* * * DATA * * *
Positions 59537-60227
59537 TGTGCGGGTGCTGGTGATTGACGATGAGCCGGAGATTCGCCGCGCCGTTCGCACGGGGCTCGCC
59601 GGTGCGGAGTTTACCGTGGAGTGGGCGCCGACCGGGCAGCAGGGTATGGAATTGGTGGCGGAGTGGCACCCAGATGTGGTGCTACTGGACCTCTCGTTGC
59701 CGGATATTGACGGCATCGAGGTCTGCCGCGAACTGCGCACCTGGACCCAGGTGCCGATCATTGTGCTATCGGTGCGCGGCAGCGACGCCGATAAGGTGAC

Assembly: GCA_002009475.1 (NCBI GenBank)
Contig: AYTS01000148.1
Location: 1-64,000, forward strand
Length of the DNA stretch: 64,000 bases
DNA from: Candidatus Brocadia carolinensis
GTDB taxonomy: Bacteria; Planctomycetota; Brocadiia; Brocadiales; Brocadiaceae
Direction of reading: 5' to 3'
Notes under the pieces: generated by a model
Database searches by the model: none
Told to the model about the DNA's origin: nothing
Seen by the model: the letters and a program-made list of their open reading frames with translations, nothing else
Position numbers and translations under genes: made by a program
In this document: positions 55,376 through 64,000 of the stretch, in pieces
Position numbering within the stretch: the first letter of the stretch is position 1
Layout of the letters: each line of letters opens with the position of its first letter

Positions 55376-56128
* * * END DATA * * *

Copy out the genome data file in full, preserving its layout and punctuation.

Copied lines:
Positions 59537-60227
59537 TGTGCGGGTGCTGGTGATTGACGATGAGCCGGAGATTCGCCGCGCCGTTCGCACGGGGCTCGCC
59601 GGTGCGGAGTTTACCGTGGAGTGGGCGCCGACCGGGCAGCAGGGTATGGAATTGGTGGCGGAGTGGCACCCAGATGTGGTGCTACTGGACCTCTCGTTGC
59701 CGGATATTGACGGCATCGAGGTCTGCCGCGAACTGCGCACCTGGACCCAGGTGCCGATCATTGTGCTATCGGTGCGCGGCAGCGACGCCGATAAGGTGAC

Assembly: GCA_002009475.1 (NCBI GenBank)
Contig: AYTS01000148.1
Location: 1-64,000, forward strand
Length of the DNA stretch: 64,000 bases
DNA from: Candidatus Brocadia carolinensis
GTDB taxonomy: Bacteria; Planctomycetota; Brocadiia; Brocadiales; Brocadiaceae
Direction of reading: 5' to 3'
Notes under the pieces: generated by a model
Database searches by the model: none
Told to the model about the DNA's origin: nothing
Seen by the model: the letters and a program-made list of their open reading frames with translations, nothing else
Position numbers and translations under genes: made by a program
In this document: positions 55,376 through 64,000 of the stretch, in pieces
Position numbering within the stretch: the first letter of the stretch is position 1
Layout of the letters: each line of letters opens with the position of its first letter

Positions 55376-56128